The following passage, which comes from a 17th century work of Armenian history focusing primarily, though not exclusively, on happenings in the Safavid Empire, reveals some of the complexities of relations that could arise between the Armenian Orthodox minority and the majority Muslim populations in the Safavid and neighboring Ottoman polities. In this instance, an important early 17th century religious reformer, Vardapet Movsēs (a vardapet/վարդապետ is a type of teacher–scholar-clergyman in the Armenian Church, whose function, as in this case, might also shade towards preacher), forges a bond with the local Safavid governor, an Emir Gūna Khan. Movsēs would go on to build good relations with the Safavid shah himself, even as Movsēs found himself in bitter conflict with other members of his own church’s hierarchy.

In this story, excerpted from a much longer hagiographic account embedded in Aṛakʻel of Tabriz’s chronicle, we see Movsēs interacting with the khan and receiving him as a patron. This relationship allows Movsēs to pursue his goal of renewing the Armenian Church in the border region around Erevan (modern-day Yerevan, Armenia), a work of renewal and reform that simultaneously seems to have won him renown as a living saint and enemies threatened by his upsetting of the church’s status quo. What was ‘in it’ for the khan? Perhaps he saw in Movsēs saintly practice and power- many of the vardapet’s ascetic and devotional practices would have been quite familiar to an early modern Muslim as marks of sainthood, and so carried an ecumenical ‘charge.’ The khan probably also hoped that Movsēs’ work would help to stabilize the Armenian community and encourage its growth, especially since the region had long been contested between Ottomans and Safavids, the resulting warfare hardly being good for what we would now call ‘infrastructural’ development. At any rate, the vardapet and the khan’s mutualistic bonds point towards the dynamic range of relations- positive and negative and neutral- early modern Armenian Christians and Ottoman and Safavid Muslims could have with one another, something that is easily forgotten in the shadow of the tragedies of the modern period that would devastate Armenian communities in the region.

The Scribe Petros and his Pupils, 1386
The scribe Petros and a pupil, offering a good example of the sort of clothing an Armenian vardapet might have worn in the late medieval or early modern period. From a Gospel book completed in 1386 in the Lake Van region (J. Paul Getty Collection, Ms. Ludwig II 6, fol. 13v).

The prince and ruler of the city of Erevan and the Ararat province at that time was the great and mighty governor, Emir Gūna Khan, who somewhat accidentally met Vardapet Movsēs. The khan asked about him from the Christians who stood before him, who replied that who he was and where he came from. It so happened that the khan met the vardapet once again and, during their meeting and conversation, the khan was pleased with the vardapet, for God’s kindness made his servant appear agreeable in the eyes of the ruler. The khan did not let Movsēs go to the Western provinces [ie the Ottoman Empire] but kept him in the city of Erevan. Day after day the khan came, witnessed the liturgy and other church ceremonies, conversed with him about knowledge and religion, and listened to the vardapet’s replies, which were polite, pleasant, and bearing God’s graces. The khan grew fond of him because of his pious lifestyle; that is why he kept him in the city of Erevan. The vardapet stayed three years in the Kat’ohike church.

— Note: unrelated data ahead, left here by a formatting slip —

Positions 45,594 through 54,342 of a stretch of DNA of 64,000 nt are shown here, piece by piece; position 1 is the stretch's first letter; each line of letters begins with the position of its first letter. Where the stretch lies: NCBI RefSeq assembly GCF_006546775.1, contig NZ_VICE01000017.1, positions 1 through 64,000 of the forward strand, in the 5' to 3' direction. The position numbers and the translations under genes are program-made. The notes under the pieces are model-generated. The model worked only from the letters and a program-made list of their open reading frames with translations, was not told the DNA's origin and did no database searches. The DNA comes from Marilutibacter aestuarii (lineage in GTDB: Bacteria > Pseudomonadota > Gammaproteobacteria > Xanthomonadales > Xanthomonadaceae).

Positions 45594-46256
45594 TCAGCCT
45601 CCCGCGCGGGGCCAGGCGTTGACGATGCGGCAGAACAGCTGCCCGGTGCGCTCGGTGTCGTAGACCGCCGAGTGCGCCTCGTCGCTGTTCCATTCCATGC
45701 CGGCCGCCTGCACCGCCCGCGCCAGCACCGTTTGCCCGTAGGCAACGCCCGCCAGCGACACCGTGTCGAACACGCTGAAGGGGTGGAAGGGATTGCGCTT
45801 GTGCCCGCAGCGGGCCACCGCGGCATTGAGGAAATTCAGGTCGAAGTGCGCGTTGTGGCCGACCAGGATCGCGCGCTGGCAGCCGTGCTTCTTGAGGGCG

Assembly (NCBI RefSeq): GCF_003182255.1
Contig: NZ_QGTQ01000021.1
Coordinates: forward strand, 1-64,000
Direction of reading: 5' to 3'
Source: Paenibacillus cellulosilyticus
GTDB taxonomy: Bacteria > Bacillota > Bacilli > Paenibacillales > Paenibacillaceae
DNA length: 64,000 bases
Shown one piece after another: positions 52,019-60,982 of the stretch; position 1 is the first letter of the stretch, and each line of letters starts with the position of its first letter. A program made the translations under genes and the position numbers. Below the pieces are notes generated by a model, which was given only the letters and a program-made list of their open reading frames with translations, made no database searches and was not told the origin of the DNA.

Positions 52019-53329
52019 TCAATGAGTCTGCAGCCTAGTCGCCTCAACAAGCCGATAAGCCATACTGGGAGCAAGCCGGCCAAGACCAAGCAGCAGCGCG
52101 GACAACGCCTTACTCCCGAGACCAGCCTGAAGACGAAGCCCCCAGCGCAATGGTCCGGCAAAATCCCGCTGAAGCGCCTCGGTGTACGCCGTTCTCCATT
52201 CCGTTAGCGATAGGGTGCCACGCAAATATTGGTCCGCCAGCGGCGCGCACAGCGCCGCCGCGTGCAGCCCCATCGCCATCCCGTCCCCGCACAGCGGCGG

From olden days in the northern part of the city of Erevan, among the vineyards, stood a beautiful chapel, built on the grave of the holy apostle Anania. It was in ruins and uninhabited. The khan told the vardapet, ‘Do you see this church, which stands uninhabited? Pay heed to me and do not go to another province. Make it your home, settle here, so that we can be near and comfort each other.’ All the parishioners, citizens and merchants, begged and asked the vardapet to do the same. Their words pleased the saintly vardapet, and he undertook to build that place through the income and with the help of local Christians and merchants, who, because of their love for the vardapet, willingly gave alms for the construction, so that the vardapet would reside among them. That is why the surrounding fence, cells, chapel, sacerdotal, and other structures were quickly built, When all the construction was completed, the vardapet, together with his fellow monks, settled there and established the order and regulations practiced in the Great Hermitage. Many monks, hermits, and men who wished to study the scriptures and who were wise and led a saintly life, gathered there. They lived together, young and old, happily, based in cells, praying continuously and reading holy books.

His fame and truthful sermons, as well as word of his pleasant disposition spread to all the lands in Rum, Kurdistan, Georgia, and Persia, for merchants from all lands came there [to Erevan], met him, and spread the word.